Cartoon man in hard yellow hat holding safety first sign.

While it’s clear that nicotine is not the biggest household risk to consumers, we should avoid complacency.

As with all products, we do need to take care that e-cigarettes, cartridges and liquid are properly manufactured and packaged in child proof containers.

One of the biggest dangers with e-cigarettes, in our opinion, is that a cowboy operator, producing in his shed or buying from a dodgy overseas supplier, will produce a device or liquid which isn’t safe. (Update: Since this post was written new EU regulations have effectively dealt with this by requiring emissions testing of vape products.)

That’s why you should only buy from reputable suppliers who comply with UK and EU regulations and who regularly test their devices and e-liquid.

Also see:

Nicotine and Electronic Cigarettes: 10 Facts All Users Should Know
An Interview With Nicotine Expert Dr Jacques Houezeq
How Much E-liquid Does It Take To Kill You

Nicotine Poisoning: Downloadable Cheat Sheet

All you need to know about nicotine poisoning in a compact, printable guide!

Scary Bottle of Poison

Send me my cheat sheet!

Article Sources

Bronstein et al, 2010 Annual Report of the American Association of Poison Control Centers ’ National Poison Data System (NPDS): 28th Annual Report, Clinical Toxicology (2011), 49, 910–941, ISSN: 1556-3650 print / 1556-9519 online, DOI: 10.3109/15563650.2011.635149

Moldoveanu S.C, Nicotine Analysis in Several Non-Tobacco Plant Materials, May 2016, DOI: https://doi.org/10.1515/cttr-2016-0008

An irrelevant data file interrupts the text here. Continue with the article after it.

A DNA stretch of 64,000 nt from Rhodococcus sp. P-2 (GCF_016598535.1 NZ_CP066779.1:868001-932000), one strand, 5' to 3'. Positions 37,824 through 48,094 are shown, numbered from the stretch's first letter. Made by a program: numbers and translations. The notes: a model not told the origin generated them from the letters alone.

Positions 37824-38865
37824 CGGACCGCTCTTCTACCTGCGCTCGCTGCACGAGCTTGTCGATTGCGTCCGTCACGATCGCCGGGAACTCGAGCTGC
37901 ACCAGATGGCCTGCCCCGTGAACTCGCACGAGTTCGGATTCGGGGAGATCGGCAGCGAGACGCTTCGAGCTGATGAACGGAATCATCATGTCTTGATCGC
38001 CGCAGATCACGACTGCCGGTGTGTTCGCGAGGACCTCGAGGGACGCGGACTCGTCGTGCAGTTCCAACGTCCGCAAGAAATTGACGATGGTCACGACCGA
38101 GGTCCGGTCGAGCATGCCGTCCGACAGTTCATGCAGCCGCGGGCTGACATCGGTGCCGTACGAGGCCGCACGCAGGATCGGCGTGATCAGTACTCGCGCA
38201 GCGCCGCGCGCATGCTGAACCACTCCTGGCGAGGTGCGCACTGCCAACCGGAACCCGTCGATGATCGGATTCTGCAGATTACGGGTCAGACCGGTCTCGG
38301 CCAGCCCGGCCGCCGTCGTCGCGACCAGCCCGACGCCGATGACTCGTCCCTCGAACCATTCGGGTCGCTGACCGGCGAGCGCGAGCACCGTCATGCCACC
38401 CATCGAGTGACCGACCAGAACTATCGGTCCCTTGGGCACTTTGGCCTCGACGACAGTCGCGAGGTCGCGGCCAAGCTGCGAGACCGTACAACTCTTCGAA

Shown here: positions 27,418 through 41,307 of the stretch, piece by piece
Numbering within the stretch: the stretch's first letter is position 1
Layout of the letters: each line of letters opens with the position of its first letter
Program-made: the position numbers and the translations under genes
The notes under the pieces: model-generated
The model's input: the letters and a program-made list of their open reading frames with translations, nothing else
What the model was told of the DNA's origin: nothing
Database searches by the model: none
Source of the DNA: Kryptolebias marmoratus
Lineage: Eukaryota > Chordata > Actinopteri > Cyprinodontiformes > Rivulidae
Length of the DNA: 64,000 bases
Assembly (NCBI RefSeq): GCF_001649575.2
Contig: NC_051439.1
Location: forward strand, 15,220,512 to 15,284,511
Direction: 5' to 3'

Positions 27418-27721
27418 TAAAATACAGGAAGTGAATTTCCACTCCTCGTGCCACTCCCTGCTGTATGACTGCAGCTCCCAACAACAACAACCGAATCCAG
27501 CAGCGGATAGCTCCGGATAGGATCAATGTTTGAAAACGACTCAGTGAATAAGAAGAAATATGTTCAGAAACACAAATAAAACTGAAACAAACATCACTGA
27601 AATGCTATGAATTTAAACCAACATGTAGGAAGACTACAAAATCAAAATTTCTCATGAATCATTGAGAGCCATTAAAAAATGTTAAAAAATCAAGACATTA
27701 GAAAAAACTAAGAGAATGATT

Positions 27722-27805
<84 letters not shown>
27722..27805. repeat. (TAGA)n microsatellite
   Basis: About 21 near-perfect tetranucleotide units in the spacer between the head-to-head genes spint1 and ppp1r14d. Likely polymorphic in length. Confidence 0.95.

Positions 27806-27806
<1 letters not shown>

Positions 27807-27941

Leave a comment:

9 thoughts on “Pure Nicotine and Electronic Cigarettes: What`s the risk?

  1. Cor, you brought back a memory. I once worked in a local chippy and one of my jobs was making up the vinegar. That ascetic acid is terrible stuff!

  2. I like what E-cig-Gazette says and well true about elites, now they are ripping peeps off, I felt like I was loseing weight off me cheeks when dragging on one, I thru it away in the end and this woman cant be doing this either because thats got to be against the law. I like what Philip says to because I could drink a bottle of antifreeze and kill meself or a bottle of head ache tabs duhhh

  3. Thanks James, I hadnt seen that one!
    As per your comments on the Tenessee post about combustion…
    How is it that people chewing tobacco are getting mouth cancer? Or is that just the anti smoking lobby hype (never done research on the subject).
    I am starting to think that tobacco is safe, people have smoked it forever. The problem(s) are the additives, and the paper its rolled in!

  4. I am not an expert on oral tobacco, most of my comments are based on our interviews with scientists. Dr Joel Nitzkin, for example, told us:

    “And the literature on snus, which is evaluated on our website, basically shows that in the best of the epidemiological studies available today snus do not increase any cause of death.”

    https://www.ecigarettedirect.co.uk/interviews/joel-nitzkin-electronic-cigarette.html

    I do know that some forms of oral tobacco are more dangerous than others – Snus is one of the safest ones.